We enter the house,and I expect the aroma from the crock pot to delight me. Instead, the house smells terrible. Another dinner fail? Certainly not worth cutting celery at 7 am, I think.

From the adjoining room I hear "Uh-oh" and enter quickly enough to see Andrew pointing at dog diarrhea sprayed and pooled on our carved wool rug, trailing off onto the cover of Andrew's favorite book. He knows we've been on poop patrol, but this is no job for a baby. I scoop him by the waist to deposit him in his little chair and say, "Stay," as I would to one of the dogs. Just as I'm trying to figure out which dog is afflicted, Shadow starts vomiting. Another "Uh oh" and pointing from Andrew. I tell him I'm not quite sure how to approach this mess, but if he stays in his chair, he can watch Little Einsteins while I figure it out.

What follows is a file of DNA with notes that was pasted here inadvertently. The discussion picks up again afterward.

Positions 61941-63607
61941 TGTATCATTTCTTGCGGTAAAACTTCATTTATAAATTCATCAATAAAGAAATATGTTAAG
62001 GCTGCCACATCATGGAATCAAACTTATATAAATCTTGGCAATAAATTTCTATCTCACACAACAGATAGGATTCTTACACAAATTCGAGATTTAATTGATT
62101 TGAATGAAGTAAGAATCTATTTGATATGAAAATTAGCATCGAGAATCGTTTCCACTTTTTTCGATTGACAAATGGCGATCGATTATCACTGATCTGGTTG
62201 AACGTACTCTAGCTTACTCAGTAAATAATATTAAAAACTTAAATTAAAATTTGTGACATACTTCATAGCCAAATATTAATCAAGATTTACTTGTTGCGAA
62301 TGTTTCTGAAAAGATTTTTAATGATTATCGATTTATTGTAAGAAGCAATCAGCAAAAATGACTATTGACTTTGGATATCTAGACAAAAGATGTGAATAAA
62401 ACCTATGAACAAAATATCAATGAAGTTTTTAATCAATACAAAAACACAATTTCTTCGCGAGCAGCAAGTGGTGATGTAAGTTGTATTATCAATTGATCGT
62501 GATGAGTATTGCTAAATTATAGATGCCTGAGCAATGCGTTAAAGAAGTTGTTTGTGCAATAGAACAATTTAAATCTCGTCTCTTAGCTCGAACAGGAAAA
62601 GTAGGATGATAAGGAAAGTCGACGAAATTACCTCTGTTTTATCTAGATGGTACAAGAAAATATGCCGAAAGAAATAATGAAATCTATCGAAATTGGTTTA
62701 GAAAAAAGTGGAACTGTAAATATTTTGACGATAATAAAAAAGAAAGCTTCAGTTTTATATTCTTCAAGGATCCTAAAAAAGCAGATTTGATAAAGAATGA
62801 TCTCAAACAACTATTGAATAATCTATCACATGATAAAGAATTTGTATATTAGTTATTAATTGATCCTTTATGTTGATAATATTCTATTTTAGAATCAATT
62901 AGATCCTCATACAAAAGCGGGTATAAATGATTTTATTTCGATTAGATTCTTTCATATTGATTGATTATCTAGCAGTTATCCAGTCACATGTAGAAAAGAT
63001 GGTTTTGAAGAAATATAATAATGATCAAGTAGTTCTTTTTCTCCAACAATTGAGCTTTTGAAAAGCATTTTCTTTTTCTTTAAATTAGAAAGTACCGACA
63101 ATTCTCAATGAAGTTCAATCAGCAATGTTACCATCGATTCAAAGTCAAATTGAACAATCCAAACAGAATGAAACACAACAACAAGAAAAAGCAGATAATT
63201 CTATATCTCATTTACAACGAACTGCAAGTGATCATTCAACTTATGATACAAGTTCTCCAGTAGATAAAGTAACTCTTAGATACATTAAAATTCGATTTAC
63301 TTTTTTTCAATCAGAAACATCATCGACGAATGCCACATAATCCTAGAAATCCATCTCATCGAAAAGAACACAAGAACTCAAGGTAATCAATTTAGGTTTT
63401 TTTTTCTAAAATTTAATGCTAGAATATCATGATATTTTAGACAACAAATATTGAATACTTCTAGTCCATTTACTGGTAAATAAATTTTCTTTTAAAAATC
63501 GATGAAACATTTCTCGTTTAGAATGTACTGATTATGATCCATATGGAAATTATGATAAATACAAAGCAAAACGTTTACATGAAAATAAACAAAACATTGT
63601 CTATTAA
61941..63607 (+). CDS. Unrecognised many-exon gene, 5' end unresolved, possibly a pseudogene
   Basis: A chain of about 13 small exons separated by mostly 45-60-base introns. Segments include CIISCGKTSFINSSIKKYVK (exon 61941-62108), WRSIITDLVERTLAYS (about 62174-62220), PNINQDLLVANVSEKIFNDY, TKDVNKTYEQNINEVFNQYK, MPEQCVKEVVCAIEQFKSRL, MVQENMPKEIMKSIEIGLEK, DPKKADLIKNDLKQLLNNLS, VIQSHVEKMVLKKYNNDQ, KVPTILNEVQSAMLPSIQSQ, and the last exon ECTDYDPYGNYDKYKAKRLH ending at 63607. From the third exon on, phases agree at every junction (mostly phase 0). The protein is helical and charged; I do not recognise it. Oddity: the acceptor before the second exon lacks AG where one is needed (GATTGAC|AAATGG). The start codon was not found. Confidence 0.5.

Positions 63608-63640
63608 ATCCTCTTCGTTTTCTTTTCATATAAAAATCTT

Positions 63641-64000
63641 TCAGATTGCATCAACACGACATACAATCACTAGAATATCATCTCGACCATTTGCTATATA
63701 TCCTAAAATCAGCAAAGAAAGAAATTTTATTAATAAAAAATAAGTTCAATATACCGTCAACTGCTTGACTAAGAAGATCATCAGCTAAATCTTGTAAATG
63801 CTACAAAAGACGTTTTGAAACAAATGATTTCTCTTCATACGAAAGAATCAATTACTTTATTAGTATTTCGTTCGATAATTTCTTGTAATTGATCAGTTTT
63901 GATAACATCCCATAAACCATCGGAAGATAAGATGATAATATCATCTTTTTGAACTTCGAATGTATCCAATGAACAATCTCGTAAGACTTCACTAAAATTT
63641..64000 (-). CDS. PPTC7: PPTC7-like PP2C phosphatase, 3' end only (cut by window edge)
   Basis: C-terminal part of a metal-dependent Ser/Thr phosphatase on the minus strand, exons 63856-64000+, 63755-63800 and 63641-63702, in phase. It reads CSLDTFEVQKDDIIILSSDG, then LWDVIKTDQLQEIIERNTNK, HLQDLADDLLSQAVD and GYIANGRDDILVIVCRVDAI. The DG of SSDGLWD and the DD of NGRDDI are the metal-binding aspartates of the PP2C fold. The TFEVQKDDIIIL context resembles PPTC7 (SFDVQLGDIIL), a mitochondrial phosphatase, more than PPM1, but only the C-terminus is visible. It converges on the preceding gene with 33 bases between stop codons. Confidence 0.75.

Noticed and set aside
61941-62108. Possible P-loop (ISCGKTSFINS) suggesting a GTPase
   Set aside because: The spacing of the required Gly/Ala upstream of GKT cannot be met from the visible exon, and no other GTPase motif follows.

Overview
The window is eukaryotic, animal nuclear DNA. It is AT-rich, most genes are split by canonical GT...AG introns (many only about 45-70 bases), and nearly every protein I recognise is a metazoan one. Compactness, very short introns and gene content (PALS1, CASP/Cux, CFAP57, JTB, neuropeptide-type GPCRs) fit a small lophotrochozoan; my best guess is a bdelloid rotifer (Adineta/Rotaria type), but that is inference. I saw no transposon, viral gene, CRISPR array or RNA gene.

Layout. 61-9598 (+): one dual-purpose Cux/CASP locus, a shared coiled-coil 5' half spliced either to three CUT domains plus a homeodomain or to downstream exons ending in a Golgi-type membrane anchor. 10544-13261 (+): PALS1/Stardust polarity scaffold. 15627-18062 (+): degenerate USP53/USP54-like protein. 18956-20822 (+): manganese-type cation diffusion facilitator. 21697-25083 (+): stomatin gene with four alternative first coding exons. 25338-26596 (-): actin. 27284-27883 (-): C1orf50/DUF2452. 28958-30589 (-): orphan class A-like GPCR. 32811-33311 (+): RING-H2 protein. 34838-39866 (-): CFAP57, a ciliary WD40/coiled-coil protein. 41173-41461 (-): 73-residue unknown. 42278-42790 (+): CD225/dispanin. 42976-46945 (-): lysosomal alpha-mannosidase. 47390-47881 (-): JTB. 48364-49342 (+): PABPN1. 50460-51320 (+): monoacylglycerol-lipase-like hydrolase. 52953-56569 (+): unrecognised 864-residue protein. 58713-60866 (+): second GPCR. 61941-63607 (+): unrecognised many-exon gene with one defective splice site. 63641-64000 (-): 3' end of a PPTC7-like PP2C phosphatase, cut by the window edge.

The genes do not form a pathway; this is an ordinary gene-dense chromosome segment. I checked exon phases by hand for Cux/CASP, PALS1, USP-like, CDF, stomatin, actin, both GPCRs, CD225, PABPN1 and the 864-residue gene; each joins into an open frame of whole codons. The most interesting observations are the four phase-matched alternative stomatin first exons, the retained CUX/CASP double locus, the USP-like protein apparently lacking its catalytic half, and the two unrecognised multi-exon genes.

What I see is neither a solid nor a liquid. I dive in, and do the best that I can, grateful for rubber gloves.

The fact is not lost on me that in a fit of optimism and/or stupidity I'd ordered a WHITE SHAG rug for my office just the night before. Something about a quiet house at 11pm made me think that the world of HGTV or Pinterest could me mine. Even as I pressed ORDER, I knew it was likely a mistake, but I did it anyway. Did I  hope that making my beloved office cozier and more chic would jump start my writing again? That bare feet on a soft rug would somehow garner me the time and creativity to put words to paper? I hadn't been in that room for weeks, except to set up a laundry drying rack in the corner. Now I realize I'll have to close the door at all times, to keep the dogs, their hair, and their funk out, and I wonder if I'll spend time in there at all, the beautiful room that birthed Rare Bird.